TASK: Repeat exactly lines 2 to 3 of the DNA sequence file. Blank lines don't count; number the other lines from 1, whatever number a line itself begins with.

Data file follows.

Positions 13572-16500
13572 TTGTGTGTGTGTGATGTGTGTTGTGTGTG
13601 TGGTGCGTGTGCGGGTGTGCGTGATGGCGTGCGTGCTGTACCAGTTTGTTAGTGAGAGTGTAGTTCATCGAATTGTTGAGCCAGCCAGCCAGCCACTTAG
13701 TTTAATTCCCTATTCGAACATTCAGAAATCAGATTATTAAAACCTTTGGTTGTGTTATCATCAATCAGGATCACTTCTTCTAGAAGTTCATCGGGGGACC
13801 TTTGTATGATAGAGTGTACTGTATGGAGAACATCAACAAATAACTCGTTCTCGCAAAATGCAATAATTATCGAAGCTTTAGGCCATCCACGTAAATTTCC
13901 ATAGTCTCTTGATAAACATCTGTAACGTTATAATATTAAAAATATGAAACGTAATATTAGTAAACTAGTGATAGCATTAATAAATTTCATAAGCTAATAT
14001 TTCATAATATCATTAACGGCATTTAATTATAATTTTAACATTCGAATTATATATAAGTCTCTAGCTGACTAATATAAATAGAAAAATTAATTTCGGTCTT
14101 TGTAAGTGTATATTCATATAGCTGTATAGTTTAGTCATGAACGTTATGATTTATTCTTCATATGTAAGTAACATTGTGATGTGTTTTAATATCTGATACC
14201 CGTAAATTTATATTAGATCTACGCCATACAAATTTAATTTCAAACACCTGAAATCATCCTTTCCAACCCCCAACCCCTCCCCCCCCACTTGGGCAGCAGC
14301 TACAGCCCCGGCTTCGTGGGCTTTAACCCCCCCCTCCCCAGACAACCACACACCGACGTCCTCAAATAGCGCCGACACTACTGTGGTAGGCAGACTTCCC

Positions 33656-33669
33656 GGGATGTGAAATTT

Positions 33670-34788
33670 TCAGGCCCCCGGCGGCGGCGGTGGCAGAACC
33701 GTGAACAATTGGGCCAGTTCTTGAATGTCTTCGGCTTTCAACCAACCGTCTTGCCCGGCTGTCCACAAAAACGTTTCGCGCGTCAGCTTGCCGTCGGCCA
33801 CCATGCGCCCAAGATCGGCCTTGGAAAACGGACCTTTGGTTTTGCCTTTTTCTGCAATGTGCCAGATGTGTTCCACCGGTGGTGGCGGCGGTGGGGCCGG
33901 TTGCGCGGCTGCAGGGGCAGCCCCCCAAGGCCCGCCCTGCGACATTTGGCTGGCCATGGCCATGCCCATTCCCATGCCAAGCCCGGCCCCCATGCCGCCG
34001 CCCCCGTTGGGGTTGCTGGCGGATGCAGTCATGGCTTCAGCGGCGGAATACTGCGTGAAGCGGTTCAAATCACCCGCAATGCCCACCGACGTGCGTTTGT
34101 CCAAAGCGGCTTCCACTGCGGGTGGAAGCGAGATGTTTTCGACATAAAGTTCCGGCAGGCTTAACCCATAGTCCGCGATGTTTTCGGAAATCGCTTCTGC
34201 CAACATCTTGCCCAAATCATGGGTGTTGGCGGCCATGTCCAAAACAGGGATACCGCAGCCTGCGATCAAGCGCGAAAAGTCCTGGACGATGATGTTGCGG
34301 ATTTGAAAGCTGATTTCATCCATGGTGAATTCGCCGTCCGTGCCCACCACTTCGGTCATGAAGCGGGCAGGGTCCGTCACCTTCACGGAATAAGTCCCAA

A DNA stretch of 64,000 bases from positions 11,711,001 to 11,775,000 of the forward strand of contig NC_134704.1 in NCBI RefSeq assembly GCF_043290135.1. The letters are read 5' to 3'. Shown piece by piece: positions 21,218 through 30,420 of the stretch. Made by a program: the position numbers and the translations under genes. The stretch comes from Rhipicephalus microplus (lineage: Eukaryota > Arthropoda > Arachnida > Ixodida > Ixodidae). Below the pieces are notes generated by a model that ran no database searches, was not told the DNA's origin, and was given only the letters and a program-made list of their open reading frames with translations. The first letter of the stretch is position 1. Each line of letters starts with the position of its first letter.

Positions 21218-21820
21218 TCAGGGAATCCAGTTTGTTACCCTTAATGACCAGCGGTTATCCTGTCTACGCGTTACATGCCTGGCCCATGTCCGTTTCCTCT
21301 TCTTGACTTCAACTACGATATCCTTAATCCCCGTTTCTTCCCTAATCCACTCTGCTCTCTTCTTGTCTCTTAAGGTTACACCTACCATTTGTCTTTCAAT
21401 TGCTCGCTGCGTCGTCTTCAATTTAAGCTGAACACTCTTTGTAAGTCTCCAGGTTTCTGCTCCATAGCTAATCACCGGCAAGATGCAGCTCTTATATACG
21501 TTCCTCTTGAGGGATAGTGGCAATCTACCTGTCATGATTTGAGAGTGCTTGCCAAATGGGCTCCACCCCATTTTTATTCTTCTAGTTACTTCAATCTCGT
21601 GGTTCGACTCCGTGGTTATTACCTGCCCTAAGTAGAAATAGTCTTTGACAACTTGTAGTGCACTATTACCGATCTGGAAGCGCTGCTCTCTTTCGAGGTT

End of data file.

13572 TTGTGTGTGTGTGATGTGTGTTGTGTGTG
13601 TGGTGCGTGTGCGGGTGTGCGTGATGGCGTGCGTGCTGTACCAGTTTGTTAGTGAGAGTGTAGTTCATCGAATTGTTGAGCCAGCCAGCCAGCCACTTAG